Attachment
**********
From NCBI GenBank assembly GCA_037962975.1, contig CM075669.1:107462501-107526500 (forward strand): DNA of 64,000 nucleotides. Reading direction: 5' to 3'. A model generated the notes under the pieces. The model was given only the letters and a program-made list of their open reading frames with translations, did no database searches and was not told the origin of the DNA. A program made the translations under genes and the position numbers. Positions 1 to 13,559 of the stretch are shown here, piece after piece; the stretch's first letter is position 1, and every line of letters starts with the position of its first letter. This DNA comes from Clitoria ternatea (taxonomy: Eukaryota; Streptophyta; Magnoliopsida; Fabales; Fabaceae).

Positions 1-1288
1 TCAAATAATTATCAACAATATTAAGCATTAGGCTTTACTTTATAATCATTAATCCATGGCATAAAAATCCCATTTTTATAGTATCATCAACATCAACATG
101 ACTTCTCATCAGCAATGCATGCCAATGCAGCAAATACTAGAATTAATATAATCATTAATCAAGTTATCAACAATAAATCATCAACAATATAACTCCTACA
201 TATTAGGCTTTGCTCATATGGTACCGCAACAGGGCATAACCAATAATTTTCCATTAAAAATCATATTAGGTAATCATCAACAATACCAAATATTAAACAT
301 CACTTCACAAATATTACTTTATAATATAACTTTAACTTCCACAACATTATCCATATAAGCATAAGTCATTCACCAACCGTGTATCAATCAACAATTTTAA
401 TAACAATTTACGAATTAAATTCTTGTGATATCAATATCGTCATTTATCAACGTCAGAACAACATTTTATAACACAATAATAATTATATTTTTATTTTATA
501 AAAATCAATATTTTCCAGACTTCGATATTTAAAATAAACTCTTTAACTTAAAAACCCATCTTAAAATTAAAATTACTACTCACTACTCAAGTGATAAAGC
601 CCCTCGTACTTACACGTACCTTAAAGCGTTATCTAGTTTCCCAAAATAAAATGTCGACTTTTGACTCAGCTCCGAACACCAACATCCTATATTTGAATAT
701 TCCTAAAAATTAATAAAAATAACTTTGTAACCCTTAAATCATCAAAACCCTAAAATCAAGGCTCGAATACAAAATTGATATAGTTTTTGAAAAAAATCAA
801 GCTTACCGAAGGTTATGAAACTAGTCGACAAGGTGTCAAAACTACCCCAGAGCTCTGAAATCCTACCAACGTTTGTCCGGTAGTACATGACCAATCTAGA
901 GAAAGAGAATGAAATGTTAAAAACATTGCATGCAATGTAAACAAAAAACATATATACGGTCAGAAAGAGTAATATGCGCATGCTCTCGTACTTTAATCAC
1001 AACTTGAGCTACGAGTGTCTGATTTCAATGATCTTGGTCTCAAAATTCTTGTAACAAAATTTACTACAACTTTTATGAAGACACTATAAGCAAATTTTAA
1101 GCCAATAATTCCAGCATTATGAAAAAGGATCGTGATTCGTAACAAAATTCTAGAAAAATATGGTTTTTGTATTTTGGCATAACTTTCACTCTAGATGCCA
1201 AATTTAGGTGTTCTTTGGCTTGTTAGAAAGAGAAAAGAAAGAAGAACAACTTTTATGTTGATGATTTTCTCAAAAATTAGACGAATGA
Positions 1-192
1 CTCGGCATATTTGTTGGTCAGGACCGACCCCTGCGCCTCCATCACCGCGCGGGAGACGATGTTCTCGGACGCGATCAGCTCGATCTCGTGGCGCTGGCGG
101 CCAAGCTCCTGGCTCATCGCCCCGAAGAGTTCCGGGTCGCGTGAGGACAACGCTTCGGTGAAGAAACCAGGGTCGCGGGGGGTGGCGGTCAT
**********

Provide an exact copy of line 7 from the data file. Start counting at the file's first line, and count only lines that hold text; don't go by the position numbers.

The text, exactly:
401 TAACAATTTACGAATTAAATTCTTGTGATATCAATATCGTCATTTATCAACGTCAGAACAACATTTTATAACACAATAATAATTATATTTTTATTTTATA